Eight-county building report – Who’s building where and why?

Last updated on May 13th, 2019 at 02:21 pm

It’s a partly sunny forecast for commercial real estate this year. But area developers say the sunny part is cause for optimism amid the national economic recession and changing market conditions in southeastern Wisconsin.
On the bright side, demand for new and renovated facilities remains, particularly for urban buildings which can accommodate the wiring and support needs of technology and communications-oriented firms.
Land availability remains a concern, with the tighter supply driving up costs that, in turn, will drive up development costs. On the other hand, they see savings from more cost-effective materials, more competition among sub-contractors and, more recently, prices for building lumber "dropping like a rock," according to Paul Votto of Burke Properties in Milwaukee, speaking at the recent real estate forecast breakfast presented by the Institute for Real Estate Management.
Also at that breakfast, MLG’s Charlotte Zurn said reduced interest rates may drive some action in the office building arena, but also observed that the market has no obvious gaps that would attract significant new construction.
And Inland Companies’ Mike Fardy predicted less speculative building in the industrial sector but added that the sale market will be strong. He sees a topping-off of land prices, which are reaching $125,000 per acre in some parts of the metropolitan Milwaukee area.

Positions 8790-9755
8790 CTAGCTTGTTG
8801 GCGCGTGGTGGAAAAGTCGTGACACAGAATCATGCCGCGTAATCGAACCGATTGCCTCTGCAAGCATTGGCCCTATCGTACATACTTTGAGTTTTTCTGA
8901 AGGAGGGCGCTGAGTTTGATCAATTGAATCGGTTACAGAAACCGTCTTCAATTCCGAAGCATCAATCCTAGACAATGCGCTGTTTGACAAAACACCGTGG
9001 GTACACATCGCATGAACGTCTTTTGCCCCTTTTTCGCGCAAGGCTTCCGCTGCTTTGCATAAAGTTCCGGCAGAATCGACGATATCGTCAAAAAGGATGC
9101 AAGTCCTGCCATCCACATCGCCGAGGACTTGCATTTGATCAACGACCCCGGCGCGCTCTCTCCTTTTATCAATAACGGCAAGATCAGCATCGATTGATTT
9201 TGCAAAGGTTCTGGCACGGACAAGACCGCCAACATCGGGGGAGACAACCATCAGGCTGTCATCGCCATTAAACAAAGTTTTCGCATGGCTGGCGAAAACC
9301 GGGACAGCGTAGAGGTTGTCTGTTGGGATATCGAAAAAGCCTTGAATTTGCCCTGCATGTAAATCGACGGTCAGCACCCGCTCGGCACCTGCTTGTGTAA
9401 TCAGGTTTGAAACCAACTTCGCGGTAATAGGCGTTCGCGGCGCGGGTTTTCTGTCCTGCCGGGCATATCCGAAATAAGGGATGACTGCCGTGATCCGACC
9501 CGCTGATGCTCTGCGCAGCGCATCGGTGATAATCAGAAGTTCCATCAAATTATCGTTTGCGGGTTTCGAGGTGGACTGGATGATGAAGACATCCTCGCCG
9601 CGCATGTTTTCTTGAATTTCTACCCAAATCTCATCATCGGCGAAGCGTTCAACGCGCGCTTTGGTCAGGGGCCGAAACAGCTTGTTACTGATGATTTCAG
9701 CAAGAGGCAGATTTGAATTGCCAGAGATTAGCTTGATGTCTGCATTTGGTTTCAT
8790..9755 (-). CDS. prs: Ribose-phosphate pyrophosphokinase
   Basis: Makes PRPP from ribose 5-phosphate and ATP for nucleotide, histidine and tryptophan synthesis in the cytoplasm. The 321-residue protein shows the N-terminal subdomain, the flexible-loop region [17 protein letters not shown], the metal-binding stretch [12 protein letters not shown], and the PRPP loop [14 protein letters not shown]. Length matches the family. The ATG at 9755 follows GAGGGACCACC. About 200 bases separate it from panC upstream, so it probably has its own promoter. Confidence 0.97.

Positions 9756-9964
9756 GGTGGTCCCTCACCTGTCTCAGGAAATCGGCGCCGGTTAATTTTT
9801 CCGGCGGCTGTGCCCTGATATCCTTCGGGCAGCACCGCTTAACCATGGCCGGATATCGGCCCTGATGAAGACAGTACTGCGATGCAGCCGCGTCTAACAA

In the retail sector, Gary Stein of the Polacheck Co. sees a year of "great opportunity and great challenges." Among the challenges will be a continuation of vacancy rates. "There are far fewer startups" these days. The increased availability of space is not being demanded by the market, he observed. He sees a slowdown in drugstore and food store development, noting that drug store chains are turning down land due to high prices. Restaurants, on the other hand, "will continue to be aggressive."
A rundown of development in the eight counties of southeastern Wisconsin follows on the next several pages.

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